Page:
We buy dresses for people we want to be and keep them because they remind of good times. A new survey revealed that UK shoppers have PS10bn worth clothes they don’t wear.
Sorry to make you think of all the battles that lie ahead, but here they are: Weight Watchers’ new survey has found that the UK’s shoppers have PS10bn worth unused clothes.
It doesn’t look so bad when you break it up a little, as it always does with such massive numbers. There are approximately 50 million UK shoppers, so that’s an average of PS200 per person who isn’t able to fulfill their sartorial destiny.
That’s still PS200 that could be better spent elsewhere, and countless hours worth of someone’s labor – all for the fact that we are who we are and they’re who they are. Happy new year! It is important to find out how this unworn hoard came about and what we can do.
According to the survey 25% of respondents claimed that the clothes had not been worn because their owners were waiting for them to lose weight. This is a remarkable low number, especially when we consider the possibility that some of the 2,000 Weight Watchers polled might have had a slight selection bias. This would account for 98% of men and 100% of women I know.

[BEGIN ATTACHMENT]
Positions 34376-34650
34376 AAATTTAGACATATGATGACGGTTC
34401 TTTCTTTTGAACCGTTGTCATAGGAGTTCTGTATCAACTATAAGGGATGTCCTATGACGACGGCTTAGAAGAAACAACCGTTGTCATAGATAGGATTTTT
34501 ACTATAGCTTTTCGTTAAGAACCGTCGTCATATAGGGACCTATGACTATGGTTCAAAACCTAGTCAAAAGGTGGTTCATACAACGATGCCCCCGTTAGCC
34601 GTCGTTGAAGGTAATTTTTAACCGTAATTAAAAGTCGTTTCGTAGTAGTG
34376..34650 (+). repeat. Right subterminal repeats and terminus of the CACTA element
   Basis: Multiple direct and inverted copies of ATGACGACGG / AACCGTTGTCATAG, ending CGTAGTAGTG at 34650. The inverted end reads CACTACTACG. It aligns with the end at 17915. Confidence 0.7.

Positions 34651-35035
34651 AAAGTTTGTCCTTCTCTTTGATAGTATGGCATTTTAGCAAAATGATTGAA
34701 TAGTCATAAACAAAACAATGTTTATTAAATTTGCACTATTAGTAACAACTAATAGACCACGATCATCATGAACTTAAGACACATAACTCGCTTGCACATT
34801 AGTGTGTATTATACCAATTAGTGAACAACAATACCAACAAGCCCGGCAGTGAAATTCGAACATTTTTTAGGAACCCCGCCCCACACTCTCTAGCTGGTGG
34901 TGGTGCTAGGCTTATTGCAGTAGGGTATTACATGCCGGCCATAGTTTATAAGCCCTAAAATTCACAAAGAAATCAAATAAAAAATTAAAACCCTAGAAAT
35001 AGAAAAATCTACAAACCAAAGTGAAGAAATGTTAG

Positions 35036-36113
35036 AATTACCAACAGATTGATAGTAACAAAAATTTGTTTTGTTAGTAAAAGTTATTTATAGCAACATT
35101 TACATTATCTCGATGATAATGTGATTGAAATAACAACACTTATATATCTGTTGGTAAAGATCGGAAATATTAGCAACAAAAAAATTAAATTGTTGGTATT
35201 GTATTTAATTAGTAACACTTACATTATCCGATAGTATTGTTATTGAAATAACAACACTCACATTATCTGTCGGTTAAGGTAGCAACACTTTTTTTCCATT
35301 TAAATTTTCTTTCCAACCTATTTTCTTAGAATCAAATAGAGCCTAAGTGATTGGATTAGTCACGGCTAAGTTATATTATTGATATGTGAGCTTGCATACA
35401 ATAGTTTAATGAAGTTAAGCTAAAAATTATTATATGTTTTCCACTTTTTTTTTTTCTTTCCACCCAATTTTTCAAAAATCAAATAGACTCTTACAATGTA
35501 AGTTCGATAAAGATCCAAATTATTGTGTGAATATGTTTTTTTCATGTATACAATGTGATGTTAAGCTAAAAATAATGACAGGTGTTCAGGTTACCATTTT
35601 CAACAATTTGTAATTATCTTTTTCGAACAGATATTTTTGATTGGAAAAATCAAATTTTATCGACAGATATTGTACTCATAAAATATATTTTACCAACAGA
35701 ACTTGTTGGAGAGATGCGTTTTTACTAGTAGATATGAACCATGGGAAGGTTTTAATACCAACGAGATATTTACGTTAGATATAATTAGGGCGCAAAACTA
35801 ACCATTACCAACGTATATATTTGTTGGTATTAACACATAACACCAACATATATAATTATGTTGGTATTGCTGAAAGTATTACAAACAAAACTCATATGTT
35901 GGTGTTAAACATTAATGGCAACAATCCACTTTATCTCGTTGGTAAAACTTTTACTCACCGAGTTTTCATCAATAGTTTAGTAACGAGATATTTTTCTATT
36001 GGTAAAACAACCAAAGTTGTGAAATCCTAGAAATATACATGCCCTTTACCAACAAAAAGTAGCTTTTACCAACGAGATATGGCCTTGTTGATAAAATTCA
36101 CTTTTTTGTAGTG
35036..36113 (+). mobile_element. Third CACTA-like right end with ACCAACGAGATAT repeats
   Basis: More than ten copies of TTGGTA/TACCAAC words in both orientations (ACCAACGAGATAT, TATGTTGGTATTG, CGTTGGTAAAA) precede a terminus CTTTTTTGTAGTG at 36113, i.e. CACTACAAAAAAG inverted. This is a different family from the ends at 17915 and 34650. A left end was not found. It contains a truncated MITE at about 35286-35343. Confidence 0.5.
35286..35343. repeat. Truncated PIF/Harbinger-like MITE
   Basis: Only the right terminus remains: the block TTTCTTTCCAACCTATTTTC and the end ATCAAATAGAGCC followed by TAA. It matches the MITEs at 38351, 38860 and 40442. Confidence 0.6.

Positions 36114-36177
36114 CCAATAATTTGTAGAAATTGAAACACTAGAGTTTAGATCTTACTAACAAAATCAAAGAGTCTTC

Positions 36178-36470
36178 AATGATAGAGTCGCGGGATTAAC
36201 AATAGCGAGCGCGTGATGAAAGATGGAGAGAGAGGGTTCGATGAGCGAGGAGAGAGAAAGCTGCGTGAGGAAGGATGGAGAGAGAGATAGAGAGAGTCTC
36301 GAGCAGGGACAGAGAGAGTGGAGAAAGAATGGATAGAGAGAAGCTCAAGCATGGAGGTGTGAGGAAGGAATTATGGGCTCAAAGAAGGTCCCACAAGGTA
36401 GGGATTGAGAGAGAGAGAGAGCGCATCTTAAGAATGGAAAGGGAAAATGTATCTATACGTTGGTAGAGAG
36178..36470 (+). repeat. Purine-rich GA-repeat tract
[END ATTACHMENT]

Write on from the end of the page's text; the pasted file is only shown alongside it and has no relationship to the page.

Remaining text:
A survey found that 10% of respondents were eagerly awaiting the return of fashion. These people are given a pass on the environmental implications of clothes that have not been worn and a lot of credit for having enough storage space.
The problem is most people’s inability to rationally make purchases. I own dresses that I don’t wear because they were bought for me, while others I wear because they are for me. Items I keep are memories of great times with wonderful people. I have shoes I bought because they were beautiful and count as objets d’art more than items of apparel, and shoes that have gone unworn because after a first proper, returns-policy-invalidating use they have turned out to be – well, unwearable. Tops are items I bought because I didn’t have any other options during a day with a friend. So on.
This, as with all irrational actions, should be stopped. We should only be mindful of our purchases in the year ahead. Our wardrobes should be empty – into charity shops, friends’ and relatives’ eager hands, or onto eBay as conscience and resale values dictate – of any outfits that are not worn regularly. This includes things that you treasure and that help you recall the good times and people you loved.